Thinking, Fast, and Slow is the title of the current best selling book by Daniel Kahneman. Kahneman has won the Nobel Prize, not in psychology as there is no Nobel Prize in psychology, but for his work with Amos Tversky in Economics. This work ushered in the era of behavioral economics and further debunked the myth of the rational human being. Kahneman has been misinterpreted for arguing that humans are irrational or seriously flawed. What he has been arguing is that our information processing capabilities are limited, and that we use clever heuristics to deal with this limitations. These limitations lead us astray.

The title refers to two systems we use for processing information. System 1 is fast and allows us to cope with high rates of information in a dynamic environment. Without System 1, we would not have survived as a species. But this fast processing speed has its costs, which sometimes lead to errors. System 2 is slow, and is what can be thought of as thinking. If you know your multiplication tables, if I ask you what is 6 time 7, you’ll respond 42 without really thinking about it. But if I ask you to multiply 67 times 42 you would find it difficult to compute in your head, and would most likely use a calculator or use paper and pencil (which are examples of transactive memory). This multiplication requires System 2 processing without or most likely with technological aids.

System 1 requires little or no effort. System 2 requires effort. It is not only faster, but also less demanding to rely on System 1 processes. Consider the following question.

A bat and a ball cost $1.10

The bat costs $1.00 more than the ball.

How much does the ball cost?

The number that quickly comes to mind is 10 cents. But if you take the time and exert the mental effort you will note that the cost would be $1.20 (10 cents for the ball and $1.10 for the bat). If you do the math, which takes a little algebra, you will find that the ball costs 5 cents (the bat costing a $1.00 more than the ball would be $1.05 and $1.05 and $0.05 is $1.10). System 2 must be engaged to get the correct answer. This question has been asked of several thousand college students. More that 50% of the students at Harvard, MIT, and Princeton gave the wrong, System 1, answer. At less selective universities more than 80% of the students gave the wrong answer. Good students tend to be suspicious of a question that is too easy!

If this example does not strike you as relevant, Kahneman provides many examples with clear relevance throughout the book. We shall be hitting some of these examples in future Healthymemory Blog posts. Kahneman’s Two System Theory is not new to the Healthymemory Blog (enter “Two System View” in the search block). Kahneman has already had a clear influence on economics. Additional behavioral and brain imaging research has further enhanced his view. Unfortunately it is still not the dominant view in economics, which still embraces the model of the rational man. An argument can be made that our current economic problems are due to an outdated paradigm in economics, and the wholesale adoption of behavioral problems could help us avoid these reoccurring disasters. I also think that the two system view is relevant to Political Science. I think a compelling reason why people do not vote in their own best interests can be found in the two system view. System 1 is automatic, whereas System 2 requires effort.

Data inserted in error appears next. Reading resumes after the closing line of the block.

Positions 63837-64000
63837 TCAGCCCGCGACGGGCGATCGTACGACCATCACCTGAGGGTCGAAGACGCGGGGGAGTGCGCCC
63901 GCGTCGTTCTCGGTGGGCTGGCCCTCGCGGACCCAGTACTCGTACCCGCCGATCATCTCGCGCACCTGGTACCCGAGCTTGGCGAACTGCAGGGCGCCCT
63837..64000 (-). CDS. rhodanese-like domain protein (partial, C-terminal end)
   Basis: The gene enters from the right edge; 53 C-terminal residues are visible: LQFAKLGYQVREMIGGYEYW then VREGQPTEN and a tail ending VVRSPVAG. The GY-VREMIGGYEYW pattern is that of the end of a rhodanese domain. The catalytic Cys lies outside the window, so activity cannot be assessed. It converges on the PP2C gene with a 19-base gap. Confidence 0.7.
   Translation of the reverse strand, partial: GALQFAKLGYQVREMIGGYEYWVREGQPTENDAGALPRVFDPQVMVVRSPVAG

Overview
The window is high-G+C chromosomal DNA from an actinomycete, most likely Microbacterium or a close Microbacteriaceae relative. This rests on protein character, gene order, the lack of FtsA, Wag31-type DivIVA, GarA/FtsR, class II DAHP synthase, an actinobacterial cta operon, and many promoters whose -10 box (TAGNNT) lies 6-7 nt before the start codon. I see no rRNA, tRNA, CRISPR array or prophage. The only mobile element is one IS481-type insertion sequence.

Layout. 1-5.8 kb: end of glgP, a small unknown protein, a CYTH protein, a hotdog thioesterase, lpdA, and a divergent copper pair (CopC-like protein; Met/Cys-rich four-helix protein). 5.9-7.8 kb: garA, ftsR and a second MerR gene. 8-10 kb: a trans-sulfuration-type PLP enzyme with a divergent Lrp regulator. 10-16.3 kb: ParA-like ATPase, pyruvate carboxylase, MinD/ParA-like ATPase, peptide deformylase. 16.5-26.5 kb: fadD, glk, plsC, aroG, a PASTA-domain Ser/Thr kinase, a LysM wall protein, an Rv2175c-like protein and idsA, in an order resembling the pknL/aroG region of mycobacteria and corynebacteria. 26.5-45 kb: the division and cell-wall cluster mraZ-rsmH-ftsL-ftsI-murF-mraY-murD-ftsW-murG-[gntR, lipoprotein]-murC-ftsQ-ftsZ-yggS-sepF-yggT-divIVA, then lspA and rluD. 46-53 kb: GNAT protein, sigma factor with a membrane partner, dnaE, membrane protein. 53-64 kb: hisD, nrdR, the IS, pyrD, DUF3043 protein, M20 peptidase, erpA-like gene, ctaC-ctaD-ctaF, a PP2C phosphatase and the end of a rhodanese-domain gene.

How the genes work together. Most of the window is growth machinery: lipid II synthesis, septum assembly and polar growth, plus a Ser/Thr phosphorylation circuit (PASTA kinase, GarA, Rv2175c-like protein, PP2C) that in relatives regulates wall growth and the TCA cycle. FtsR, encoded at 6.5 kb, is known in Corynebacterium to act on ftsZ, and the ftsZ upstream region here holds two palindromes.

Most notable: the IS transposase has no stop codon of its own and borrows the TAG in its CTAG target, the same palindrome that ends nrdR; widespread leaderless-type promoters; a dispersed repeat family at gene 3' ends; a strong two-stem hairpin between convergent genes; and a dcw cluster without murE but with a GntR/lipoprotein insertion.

The Dumbledore Hypothesis regarding the effects of aging on the brain fits well within the two system view. According to the Dumbledore Hypothesis, we have learned so much as a result of our aging, that we rely on our old habits and do not make as many demands on our attentional resources. In other words, too heavy a reliance on System 1 at the cost of not engaging System 2 causes cognitive decline because we are not exercising System 2. It’s a matter of use it or lose it.

Thinking, Fast, and Slow is a must read for anyone interested in human cognition. Actually everyone should be interested because it provides examples and insights regarding the errors we make everyday. Although Thinking, Fast, and Slow is certainly not a cure all, it provides us with awareness and does offer some means of coping with our information processing shortcomings.

Note that the book is a best seller, so it is an easy read and not an imponderable academic tome. Kahneman also includes personal stories, especially of his relationship with Amos Tversky, that are interesting and entertaining.

© Douglas Griffith and healthymemory.wordpress.com, 2012. Unauthorized use and/or duplication of this material without express and written permission from this blog’s author and/or owner is strictly prohibited. Excerpts and links may be used, provided that full and clear credit is given to Douglas Griffith and healthymemory.wordpress.com with appropriate and specific direction to the original content.